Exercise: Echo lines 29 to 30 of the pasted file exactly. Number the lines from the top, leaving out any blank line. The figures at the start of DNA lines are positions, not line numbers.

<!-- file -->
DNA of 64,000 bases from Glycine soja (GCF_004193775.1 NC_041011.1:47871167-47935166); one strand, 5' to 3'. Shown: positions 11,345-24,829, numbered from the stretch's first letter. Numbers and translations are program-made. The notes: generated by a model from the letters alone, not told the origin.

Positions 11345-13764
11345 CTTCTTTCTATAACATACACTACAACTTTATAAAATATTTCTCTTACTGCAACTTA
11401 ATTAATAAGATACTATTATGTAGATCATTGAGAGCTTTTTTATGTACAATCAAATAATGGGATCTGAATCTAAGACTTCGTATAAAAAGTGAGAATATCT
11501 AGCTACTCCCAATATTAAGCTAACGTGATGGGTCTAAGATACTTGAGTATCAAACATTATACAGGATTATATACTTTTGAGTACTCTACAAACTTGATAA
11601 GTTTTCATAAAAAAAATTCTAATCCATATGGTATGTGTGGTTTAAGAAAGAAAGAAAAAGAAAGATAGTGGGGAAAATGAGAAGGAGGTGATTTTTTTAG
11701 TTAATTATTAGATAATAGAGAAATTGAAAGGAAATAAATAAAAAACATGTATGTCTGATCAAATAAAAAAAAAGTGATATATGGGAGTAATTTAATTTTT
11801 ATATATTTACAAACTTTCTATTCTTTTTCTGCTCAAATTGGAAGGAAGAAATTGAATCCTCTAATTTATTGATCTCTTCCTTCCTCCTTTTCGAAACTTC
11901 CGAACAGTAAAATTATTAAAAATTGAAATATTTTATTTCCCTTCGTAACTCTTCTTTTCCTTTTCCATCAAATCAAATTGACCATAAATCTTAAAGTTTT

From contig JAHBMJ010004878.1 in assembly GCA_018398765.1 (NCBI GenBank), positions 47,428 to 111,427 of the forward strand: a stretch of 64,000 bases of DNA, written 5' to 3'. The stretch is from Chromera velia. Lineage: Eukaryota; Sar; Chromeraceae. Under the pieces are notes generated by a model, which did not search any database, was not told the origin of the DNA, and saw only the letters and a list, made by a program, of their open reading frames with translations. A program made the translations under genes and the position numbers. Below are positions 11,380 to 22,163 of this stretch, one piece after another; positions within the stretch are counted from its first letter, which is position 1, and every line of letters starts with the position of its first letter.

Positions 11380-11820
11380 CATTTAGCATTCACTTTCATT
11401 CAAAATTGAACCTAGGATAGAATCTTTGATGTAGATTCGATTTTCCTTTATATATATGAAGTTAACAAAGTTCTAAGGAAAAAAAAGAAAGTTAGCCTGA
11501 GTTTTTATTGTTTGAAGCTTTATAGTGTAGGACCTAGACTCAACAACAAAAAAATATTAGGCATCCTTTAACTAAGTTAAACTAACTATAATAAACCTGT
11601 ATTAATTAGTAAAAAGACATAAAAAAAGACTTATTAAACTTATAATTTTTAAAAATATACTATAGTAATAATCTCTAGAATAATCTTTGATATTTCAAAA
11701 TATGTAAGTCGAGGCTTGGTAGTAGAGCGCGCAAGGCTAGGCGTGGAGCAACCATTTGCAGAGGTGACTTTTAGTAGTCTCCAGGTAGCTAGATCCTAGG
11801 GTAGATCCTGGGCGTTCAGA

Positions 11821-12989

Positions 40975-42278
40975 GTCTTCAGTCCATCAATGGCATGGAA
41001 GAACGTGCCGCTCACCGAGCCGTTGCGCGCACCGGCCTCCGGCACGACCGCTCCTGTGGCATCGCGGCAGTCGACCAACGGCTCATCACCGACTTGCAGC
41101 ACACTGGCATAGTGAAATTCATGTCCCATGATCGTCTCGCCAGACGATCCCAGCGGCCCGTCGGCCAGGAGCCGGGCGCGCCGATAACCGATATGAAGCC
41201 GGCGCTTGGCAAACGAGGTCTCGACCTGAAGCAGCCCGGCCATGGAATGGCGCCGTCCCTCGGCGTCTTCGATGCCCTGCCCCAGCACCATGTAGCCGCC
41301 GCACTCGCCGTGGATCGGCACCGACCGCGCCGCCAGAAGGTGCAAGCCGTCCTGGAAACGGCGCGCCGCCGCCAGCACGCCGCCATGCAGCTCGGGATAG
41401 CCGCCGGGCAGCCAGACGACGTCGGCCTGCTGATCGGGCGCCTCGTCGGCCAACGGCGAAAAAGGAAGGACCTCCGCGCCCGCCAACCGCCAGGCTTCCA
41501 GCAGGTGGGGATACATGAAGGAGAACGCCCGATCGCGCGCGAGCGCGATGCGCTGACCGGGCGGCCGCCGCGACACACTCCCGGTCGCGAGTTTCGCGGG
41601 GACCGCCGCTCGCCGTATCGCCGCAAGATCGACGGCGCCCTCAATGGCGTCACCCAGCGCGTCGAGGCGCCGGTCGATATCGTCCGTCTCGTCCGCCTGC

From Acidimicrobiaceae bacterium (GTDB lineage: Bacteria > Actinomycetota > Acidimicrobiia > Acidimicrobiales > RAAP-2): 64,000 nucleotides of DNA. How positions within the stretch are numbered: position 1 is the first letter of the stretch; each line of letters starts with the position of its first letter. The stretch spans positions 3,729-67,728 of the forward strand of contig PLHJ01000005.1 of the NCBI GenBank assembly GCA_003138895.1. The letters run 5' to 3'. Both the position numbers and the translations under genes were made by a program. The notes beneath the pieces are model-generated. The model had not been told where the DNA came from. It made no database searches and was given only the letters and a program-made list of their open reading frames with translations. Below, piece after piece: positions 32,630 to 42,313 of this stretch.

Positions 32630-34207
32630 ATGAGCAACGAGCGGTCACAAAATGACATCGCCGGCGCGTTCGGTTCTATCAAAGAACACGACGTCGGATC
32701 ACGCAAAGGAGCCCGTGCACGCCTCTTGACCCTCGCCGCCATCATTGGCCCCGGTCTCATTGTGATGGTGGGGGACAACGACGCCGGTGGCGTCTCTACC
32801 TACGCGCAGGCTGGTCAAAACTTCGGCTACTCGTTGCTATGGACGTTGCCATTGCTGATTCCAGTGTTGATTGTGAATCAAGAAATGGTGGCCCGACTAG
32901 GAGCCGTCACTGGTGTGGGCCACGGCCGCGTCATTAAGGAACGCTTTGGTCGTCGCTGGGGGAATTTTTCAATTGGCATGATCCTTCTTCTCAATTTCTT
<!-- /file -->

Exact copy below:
Positions 32630-34207
32630 ATGAGCAACGAGCGGTCACAAAATGACATCGCCGGCGCGTTCGGTTCTATCAAAGAACACGACGTCGGATC